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Amazon's Kindle DX Poses Profitability Challenge To Publishers

The Kindle DX is leading the charge toward e-textbooks, but the result may be as painful for publishers as the freefall in CD sales experienced by the music industry.
It's also not clear how far schools would be willing to push publishers toward offering e-books as an alternative to traditional books. Princeton believes the market will force any needed changes. "If the tests work, you'll see a lot of students buying Kindle-like devices," Goldstein said. "This market will stand on its own. It won't need Princeton arm-twisting."

Rik Kranenburg, president of McGraw-Hill's Higher Education group, acknowledged that e-book readers could prove disruptive for the industry, which is still trying to understand how to use the technology and make money. "We're trying to figure out what works," Kranenburg told USA Today.

Impact On Publishers Will Be Serious

One fact that's sure to keep shareholders up at night is the drop in the value of content once it becomes digital, sometimes as much as 50%, analysts have said. Amazon, for example, sells electronic versions of books for about $10, considerably less than hardcover books or paperbacks.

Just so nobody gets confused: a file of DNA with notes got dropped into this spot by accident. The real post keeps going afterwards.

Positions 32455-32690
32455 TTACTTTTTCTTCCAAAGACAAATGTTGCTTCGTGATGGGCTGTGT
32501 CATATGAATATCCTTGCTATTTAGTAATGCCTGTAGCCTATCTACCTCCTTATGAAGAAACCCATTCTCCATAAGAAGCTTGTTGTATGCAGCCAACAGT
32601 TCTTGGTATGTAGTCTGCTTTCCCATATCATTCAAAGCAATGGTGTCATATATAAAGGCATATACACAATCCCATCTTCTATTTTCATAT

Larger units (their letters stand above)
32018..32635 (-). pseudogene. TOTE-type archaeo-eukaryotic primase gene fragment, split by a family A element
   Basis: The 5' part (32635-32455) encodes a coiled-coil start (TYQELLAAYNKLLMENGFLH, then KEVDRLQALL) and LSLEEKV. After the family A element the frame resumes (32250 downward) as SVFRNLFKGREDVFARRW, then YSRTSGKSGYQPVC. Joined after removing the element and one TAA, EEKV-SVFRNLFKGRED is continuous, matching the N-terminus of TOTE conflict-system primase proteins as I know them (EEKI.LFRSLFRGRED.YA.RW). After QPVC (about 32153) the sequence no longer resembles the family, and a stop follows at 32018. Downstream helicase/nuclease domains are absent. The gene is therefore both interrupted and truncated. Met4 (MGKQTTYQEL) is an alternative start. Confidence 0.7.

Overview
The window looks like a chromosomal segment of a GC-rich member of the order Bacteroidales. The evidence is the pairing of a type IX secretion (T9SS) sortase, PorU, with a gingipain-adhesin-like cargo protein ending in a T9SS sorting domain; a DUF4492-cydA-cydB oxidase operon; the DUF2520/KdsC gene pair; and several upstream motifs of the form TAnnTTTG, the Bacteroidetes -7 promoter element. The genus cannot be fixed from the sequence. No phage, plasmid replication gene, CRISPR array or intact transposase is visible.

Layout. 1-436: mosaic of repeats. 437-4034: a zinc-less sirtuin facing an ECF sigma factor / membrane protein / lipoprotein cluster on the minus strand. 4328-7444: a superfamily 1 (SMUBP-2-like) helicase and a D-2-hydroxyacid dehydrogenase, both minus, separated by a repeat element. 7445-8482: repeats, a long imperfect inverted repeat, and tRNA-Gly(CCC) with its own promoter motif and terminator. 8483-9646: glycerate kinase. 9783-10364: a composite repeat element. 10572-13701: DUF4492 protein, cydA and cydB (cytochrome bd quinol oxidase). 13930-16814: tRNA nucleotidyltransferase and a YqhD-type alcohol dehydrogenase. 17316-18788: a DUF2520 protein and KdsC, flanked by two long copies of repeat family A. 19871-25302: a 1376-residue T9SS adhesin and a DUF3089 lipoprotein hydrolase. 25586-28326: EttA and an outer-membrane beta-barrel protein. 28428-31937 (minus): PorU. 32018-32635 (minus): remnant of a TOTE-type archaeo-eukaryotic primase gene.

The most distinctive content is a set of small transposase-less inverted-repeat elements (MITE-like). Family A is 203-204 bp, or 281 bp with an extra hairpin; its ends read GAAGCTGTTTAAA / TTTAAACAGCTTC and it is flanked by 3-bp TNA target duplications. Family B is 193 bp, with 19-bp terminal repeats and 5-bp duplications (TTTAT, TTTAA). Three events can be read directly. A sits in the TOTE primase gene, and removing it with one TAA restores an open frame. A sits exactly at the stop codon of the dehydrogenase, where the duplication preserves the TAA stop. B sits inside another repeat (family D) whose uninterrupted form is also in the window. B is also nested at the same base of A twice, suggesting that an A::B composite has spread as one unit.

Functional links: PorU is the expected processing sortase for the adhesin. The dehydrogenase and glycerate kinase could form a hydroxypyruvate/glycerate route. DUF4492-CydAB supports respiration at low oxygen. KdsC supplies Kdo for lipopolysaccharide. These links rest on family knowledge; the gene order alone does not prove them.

Once the trend toward e-textbooks begins, the impact on publishers will be serious. "Their businesses are going to get smaller," Epps said. "They will see a decrease in revenue in their core products, and that's going to be painful."

Whether it's as painful as the free fall in CD sales experienced by the music industry remains to be seen. Record companies have been hit hard by an increasing number of people buying their tunes over the Web in digital format.

Textbook publishers are likely to have more time to adjust. "It's still a relatively slow-moving train," Andrew Frank, analyst for Gartner, said of the shift to e-books. "The Kindle DX has a ways to go before it's a ubiquitous replacement for printed books. It's not an imminent threat."

Meanwhile, newspapers face a different challenge. A major concern they have with the Kindle DX is that if it becomes too popular, then Amazon would gain too much control over the distribution of the electronic versions of newspapers. Such a scenario would be similar to Apple's rise as the largest music seller in the United States with the popularity of the iPod and its iTunes music store. Apple's success has caused considerable tension between the company and record companies over pricing of music.

"They don't want to hand over too much revenue to Amazon or any other e-book reader maker," Frank said of newspapers.

As a result, newspapers are taking a cautious approach to the Kindle DX. The New York Times, The Boston Globe, and The Washington Post will offer the $489 Kindle DX at a reduced price to subscribers, but only to those in areas where home delivery isn't available. The amount of the subsidy hasn't been disclosed, but customers will have to agree to a long-term subscription to get the device.


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